Heh, we thought our apartment in New York City was small, well over in Tokyo where space is at a high premium, how about building a home big enough for 344 sq ft!
Small has always been beautiful in Japan, whether you think of the mini-component audio systems the country pioneered in the 1970s, its cultural love affair with miniaturized potted plants known as bonsai, or the current rage for small-engine mini-cars. Now you can add to the list the current home-design craze: ultra-compact micro-homes on plots so small they could fit into the garage space of your typical, sprawling McMansion in the U.S.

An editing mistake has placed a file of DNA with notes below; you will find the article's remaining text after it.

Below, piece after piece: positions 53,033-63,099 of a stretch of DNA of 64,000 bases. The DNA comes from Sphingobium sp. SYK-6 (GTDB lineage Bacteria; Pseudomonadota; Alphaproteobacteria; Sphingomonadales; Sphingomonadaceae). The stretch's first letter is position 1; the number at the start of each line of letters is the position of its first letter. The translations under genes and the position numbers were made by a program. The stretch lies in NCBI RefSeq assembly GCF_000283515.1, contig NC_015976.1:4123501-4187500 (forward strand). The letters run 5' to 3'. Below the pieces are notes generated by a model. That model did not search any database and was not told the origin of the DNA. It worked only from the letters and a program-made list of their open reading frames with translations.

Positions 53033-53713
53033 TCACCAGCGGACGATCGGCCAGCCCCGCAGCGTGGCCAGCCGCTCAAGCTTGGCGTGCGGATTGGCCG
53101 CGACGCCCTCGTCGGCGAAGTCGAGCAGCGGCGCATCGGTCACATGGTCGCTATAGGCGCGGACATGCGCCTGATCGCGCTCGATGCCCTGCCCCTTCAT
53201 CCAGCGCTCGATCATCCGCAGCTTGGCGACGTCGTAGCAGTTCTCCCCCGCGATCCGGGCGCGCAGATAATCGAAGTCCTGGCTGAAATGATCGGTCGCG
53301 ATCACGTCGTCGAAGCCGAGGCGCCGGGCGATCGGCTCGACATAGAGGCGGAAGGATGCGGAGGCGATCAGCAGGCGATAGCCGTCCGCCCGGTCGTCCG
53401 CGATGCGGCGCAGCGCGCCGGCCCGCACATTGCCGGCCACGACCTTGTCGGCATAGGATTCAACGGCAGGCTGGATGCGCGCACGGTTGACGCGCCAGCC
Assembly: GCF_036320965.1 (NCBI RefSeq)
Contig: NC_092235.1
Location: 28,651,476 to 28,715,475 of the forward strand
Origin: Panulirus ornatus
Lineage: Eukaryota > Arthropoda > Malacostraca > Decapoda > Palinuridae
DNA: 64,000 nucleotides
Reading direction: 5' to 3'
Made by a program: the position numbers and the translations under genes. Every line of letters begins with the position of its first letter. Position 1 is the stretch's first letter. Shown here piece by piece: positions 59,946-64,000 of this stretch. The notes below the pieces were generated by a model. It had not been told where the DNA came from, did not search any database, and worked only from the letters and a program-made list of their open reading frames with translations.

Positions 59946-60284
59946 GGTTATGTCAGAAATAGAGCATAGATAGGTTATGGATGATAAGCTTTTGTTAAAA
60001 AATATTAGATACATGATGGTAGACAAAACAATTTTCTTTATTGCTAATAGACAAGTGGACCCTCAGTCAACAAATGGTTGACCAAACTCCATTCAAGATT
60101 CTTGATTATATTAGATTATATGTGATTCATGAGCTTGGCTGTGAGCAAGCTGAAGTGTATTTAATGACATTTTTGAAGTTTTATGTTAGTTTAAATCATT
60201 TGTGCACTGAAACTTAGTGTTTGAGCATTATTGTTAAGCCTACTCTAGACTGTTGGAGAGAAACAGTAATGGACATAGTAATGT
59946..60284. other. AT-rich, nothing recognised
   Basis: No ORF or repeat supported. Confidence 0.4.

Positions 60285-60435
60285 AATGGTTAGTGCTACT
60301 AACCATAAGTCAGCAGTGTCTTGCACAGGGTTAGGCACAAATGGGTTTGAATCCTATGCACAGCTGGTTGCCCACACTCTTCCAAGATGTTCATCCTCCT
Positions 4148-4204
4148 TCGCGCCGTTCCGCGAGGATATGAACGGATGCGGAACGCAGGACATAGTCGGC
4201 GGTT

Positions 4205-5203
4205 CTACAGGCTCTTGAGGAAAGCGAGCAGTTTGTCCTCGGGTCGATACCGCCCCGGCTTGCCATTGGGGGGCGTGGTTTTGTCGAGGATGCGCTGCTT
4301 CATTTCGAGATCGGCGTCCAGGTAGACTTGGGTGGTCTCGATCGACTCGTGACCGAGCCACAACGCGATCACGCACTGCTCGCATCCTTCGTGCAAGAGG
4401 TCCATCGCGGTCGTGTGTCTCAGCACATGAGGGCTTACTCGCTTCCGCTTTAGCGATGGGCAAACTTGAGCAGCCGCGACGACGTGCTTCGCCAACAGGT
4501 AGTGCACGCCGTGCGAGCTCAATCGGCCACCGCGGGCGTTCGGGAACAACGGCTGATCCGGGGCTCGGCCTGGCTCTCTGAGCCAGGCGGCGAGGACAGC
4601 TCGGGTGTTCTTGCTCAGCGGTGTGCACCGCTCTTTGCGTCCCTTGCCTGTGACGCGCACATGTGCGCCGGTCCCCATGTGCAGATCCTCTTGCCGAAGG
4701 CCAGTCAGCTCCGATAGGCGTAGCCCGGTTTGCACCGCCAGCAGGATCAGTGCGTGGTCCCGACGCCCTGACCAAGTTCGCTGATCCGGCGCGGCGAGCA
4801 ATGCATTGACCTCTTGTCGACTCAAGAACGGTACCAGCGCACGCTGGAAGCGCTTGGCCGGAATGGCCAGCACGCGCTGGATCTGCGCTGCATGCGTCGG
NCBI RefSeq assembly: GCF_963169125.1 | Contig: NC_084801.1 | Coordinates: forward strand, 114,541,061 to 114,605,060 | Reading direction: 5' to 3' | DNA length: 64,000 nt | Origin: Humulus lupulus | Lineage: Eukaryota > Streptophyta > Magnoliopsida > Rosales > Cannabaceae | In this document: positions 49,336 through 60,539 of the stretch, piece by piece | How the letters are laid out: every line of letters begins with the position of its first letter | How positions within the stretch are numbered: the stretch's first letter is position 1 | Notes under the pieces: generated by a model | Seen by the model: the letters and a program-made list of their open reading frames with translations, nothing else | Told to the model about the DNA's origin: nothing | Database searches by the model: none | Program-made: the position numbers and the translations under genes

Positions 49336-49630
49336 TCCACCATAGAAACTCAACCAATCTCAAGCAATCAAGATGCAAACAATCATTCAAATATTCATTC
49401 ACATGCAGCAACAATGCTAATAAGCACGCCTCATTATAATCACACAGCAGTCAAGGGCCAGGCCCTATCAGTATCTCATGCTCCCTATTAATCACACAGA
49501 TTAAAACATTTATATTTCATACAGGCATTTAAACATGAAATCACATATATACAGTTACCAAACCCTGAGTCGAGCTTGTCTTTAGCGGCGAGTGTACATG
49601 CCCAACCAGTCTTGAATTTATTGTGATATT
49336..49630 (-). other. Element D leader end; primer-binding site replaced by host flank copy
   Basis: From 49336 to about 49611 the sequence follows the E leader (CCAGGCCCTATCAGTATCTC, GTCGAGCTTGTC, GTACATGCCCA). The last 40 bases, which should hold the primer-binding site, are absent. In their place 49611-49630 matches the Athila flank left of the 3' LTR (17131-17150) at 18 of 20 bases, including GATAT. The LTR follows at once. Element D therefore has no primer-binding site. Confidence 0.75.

Living small is in, especially among younger Japanese with modest budgets who no longer want to cope with the grueling commutes by train from far-off suburbs outside Tokyo as their parents did. Demand for ultra-compact homes, known as kyo-sho-jutaku in Japanese, is likely a small portion right now of the $1.2 billion Japanese currently spend on homes designed by architects.
I can totally understand the desire to stay close to the center of it all. It’s one thing I love about Manhattan.
To be in the middle of it all, close to all the great and wonderful things that we humans create and do. Would I want to live in a home smaller than a normal garage? Nope. But I understand their reasoning.